Posted on May 8, 2013
This tutorial  has been designed by the University of New South Wales (UNSW) Medical Faculty in Australia. It builds on teaching from lectures and previous online tutorials. The tutorial is designed to go over the basics of evidence-based medicine (EBM) and critical appraisal. It goes on to teach you how to adapt these basic skills to individual patient-care. This is done using case studies, with you acting as a general practitioner (GP).
The tutorial has 2 parts: the first part deals with the basics of EBM, types of clinical questions, evidence, applying EBM, searching for evidence, critical evaluation, and Bayes’ Theorem; and the second part is an extended case-study.
The tutorial is clearly aimed at UNSW medical students. The tutorial presumes that you are familiar with EBM and the various methods it requires. It has been designed to move you on from knowing the principles of EBM to using EBM in clinical practice.
This tutorial will take 2-3 hours to go through depending on your familiarity with EBM.
At first glance this tutorial is not the most engaging, it presumes that you are competent at EBM yet is overly simplistic in parts, and it has link after link that you are required to follow in order to gather the basic knowledge needed to understand what is going on. For most medical students, I would say that you can quickly skip past the first few pages of the tutorial but the difficulty quickly escalates to the point where you might have to find other websites that explain unfamiliar terms and concepts.
I have started by laying out the negative points because they are the most obvious. BUT – and this is a big but – once you settle down and take the time to get your head around the unfamiliar concepts, it soon becomes clear that this tutorial is rather useful. I learnt about EBM through lectures and seminars where there are lots of opportunities to go through case studies and ask questions. This cannot be replicated by a website, however this tutorial makes a decent attempt. When I searched online for other tutorials, I could not find an alternative that was easier to follow or one that was so patient-oriented.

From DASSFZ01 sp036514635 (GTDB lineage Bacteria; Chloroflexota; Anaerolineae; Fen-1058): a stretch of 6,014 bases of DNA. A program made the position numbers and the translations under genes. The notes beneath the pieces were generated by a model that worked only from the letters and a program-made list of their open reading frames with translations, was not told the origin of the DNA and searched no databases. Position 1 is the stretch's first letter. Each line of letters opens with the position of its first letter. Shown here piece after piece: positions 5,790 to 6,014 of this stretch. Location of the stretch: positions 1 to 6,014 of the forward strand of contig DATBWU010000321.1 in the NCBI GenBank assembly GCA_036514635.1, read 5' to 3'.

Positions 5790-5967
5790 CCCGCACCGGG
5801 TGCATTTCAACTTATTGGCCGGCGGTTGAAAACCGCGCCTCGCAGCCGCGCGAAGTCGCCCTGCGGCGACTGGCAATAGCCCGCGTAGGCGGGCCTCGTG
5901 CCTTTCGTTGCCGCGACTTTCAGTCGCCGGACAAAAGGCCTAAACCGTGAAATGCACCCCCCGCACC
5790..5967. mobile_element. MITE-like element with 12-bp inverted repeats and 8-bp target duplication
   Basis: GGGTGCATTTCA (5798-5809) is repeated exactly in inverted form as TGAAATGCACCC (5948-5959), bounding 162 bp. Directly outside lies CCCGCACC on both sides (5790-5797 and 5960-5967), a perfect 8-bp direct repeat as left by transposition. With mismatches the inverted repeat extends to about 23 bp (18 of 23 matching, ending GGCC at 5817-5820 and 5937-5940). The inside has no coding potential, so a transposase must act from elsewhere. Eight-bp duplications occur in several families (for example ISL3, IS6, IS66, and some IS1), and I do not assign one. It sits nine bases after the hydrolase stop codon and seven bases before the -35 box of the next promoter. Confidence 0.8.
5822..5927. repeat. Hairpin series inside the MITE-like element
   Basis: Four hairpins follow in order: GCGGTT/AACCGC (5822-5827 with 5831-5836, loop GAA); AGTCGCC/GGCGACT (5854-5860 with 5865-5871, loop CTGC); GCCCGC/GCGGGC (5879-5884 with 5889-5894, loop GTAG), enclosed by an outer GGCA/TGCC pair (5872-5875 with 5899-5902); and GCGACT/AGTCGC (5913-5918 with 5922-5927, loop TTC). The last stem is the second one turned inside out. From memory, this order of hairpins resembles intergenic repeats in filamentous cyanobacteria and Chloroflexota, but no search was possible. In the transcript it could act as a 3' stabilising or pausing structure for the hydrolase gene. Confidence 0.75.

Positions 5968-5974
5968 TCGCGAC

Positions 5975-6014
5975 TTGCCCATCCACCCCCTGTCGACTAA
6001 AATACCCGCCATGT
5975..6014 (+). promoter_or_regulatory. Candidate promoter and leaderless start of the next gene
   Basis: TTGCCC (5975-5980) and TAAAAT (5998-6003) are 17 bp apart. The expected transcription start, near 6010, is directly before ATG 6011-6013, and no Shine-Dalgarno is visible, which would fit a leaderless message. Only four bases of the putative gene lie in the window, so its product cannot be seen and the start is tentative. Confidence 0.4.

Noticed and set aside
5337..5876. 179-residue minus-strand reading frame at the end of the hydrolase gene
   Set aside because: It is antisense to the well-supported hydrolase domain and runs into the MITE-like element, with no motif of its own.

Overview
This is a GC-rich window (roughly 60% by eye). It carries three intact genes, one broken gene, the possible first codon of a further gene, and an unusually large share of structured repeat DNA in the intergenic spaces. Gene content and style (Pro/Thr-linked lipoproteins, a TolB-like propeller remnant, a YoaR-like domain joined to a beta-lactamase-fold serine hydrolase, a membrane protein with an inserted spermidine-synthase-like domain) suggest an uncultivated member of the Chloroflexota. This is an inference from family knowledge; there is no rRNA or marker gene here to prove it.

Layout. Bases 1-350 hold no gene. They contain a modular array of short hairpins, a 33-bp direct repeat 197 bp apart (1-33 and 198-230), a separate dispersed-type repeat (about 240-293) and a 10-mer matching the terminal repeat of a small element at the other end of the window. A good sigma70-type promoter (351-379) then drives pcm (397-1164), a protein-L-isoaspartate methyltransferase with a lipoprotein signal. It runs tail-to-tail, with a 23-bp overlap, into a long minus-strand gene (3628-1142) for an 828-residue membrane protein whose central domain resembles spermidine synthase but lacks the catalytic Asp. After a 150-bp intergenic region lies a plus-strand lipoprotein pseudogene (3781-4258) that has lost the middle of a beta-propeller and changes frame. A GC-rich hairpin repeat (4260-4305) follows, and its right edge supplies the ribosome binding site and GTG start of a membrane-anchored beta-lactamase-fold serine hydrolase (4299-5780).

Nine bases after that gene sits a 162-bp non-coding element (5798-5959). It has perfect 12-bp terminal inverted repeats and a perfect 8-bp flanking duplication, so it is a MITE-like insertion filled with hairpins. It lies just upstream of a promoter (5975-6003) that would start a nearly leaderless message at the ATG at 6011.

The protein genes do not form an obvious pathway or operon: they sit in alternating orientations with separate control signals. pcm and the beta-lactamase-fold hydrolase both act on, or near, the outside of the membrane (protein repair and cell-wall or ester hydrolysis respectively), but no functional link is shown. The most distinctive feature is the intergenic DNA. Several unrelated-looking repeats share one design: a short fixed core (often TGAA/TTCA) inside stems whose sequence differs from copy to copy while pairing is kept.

The tutorial follows a logical format and has lots of practical examples, which is a great way of seeing if you can apply your knowledge to a case. I really liked how it would ask questions and give you a chance to think about it, and you can reveal the answer in your own time. The cases are interesting and really show how important EBM is in clinical practice; this is the first time I have really been shown how useful EBM can be in each and every patient consultation. My favourite part of the tutorial is the critical appraisal worksheet, which is easy to use and makes critical appraisal seem really easy.
Overall, the second part of the tutorial is the most interesting and most useful part but in reality, in order to make the most of this tutorial, it would be advisable to go to the QMP medical statistics tutorials homepage and start from the beginning. If you want to practise using EBM for clinical practice then I would say that this tutorial is definitely worth having a look at; this may suit you, it may not.
 Rachel Thompson, Mike Bennett, Ed Loughman. QMP Medical Statistics Tutorial: Applying the evidence clinically [Internet]. University of New South Wales, Faculty of Medicine; 2008 [updated 15 March 2013; cited 8 May 2013]. Available from: http://web.med.unsw.edu.au/QMP/BGD3%20Tutorial/BGD3_Intro.html